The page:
for the human body. I was lazy. I now recognise that waking up
earlier is hugely influential on our thoughts and behaviour. I’d be
pretty tired sometimes, but looking forward to the western morning
sky gave me a burst of adrenaline to get into the water.

Nick Pumphrey, Nej
Nick, Pumphrey, Water

Birds at dawn, left, and the first beams of light shimmer
across the water.

Did you ever get cold feet?

We did the Dawn Days of Winter – 111 dawns through the coldest
months of the year. Some days, the temperature plummeted below
zero. The north-east winds are strong and can often be fierce.
There were times in the first 10 days when I thought, what am I
doing? But my stubbornness and determination propelled me. There
were times when the water was so cold that I couldn’t feel my lips
– the cold was everywhere. It’s a different experience. You have to
be fast and understand what the body can physically endure. I went
in every time.

Were there any surprising benefits?

I hadn’t been sleeping properly, but the natural morning light
reset my body clock within a week. A friend of mine hadn’t slept
properly in 16 years. Within five days of his joining me in the
water, his wife came to me, astonished that he’d been sleeping
soundly. It makes sense that our loss of connection to nature and
increased screen time throw us off-balance. Nature nourishes our
bodies, with the light telling us when to start moving and when
it’s time to slow down. We should all connect with it more.

How did people respond to your updates?

A network formed naturally. Lots of people were getting
involved, including creatives that I’d never met before. Since
then, I’ve met a handful of people who followed the story – it’s
been amazing. It’s taught me to go for it and always put things out
there. I followed my intuition and it worked. It was an incredibly
simple thing for me to do – a straightforward practice – but doing
this has connected me to all kinds of inspiring people.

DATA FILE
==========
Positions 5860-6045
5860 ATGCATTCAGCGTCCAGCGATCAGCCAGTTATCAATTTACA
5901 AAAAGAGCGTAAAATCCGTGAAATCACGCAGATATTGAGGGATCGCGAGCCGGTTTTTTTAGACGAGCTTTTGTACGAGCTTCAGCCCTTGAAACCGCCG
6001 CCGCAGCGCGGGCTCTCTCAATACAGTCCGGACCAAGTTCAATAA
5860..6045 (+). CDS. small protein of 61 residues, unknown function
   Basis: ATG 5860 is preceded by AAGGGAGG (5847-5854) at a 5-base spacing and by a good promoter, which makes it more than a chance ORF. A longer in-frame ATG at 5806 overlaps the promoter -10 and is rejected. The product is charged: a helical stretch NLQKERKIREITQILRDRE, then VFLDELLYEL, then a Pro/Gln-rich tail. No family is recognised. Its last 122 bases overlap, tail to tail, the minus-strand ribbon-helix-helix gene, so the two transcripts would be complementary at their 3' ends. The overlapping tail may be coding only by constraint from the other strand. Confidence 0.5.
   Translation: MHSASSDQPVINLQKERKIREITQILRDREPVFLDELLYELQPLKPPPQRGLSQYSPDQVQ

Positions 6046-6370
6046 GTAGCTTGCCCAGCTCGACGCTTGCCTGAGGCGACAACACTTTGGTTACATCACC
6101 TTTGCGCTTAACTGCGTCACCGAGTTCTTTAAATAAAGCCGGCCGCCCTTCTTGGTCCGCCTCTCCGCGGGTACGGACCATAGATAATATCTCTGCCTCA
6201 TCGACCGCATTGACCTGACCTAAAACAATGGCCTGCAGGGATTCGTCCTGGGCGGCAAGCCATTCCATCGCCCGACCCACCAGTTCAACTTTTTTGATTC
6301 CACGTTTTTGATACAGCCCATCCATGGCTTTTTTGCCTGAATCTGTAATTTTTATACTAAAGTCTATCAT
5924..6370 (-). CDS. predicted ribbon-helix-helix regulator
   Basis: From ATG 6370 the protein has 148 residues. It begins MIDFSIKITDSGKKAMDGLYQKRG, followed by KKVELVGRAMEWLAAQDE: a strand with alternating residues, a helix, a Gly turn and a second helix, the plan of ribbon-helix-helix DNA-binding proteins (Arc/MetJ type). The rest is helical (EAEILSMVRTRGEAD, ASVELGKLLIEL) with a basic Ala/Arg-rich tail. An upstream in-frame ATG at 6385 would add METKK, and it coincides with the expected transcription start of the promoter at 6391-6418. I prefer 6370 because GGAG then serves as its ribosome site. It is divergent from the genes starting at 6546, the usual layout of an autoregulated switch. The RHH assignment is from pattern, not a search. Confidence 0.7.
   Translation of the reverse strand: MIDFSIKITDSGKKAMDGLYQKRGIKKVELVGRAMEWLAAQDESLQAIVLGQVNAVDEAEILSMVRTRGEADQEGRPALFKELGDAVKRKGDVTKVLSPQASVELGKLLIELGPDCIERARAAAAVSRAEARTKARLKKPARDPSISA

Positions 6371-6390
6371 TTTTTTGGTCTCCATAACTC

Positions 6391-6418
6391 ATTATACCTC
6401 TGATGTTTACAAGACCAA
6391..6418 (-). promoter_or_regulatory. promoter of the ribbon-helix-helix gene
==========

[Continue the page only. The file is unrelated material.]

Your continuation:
Nick Pumphrey, Arnewa
Nick Pumphrey, water

A dramtic wave, left, and underwater bubbles.

Are you still doing it?

Not daily. I’ve always imagined I’ll do another stint – possibly
this winter. I enjoy the immersion of it. It took me a long time to
appreciate the beauty in discipline. I’m free-flowing in every
other aspect of my life, but it’s been rewarding to commit to a
healthy routine. I’ve found other doors open when I have a balanced
and positive mindset.

How did you choose which pictures to share?

It was very random. I’d get back home at 6.30am, make a coffee
and sit down with my laptop. The idea of sharing 10 photos started
unintentionally and then stuck. I wanted to post to Instagram by
8am, because I knew this would be the best time to capture a wider
audience. Midway through the month of May, I found my ego creeping
into the picture, and something that had started with pure
intentions became tarnished by the overwhelming pressure to create
something bigger and better. A conversation with my dad was a real
pivotal moment. He reminded me why I started – to enjoy the ride –
and that I didn’t need to chase an unattainable goal. That was a
big lesson, which ultimately stopped me from slipping back into the
place that the ritual had lifted me from.

What’s next for the project?

I’ve created a book from the initial days, which is more of a
reflection space for myself. Each page has a photograph accompanied
by a written entry from that day. I wish I’d journalled more at the
time. I hope to do exhibitions on the sea in the future. Watch this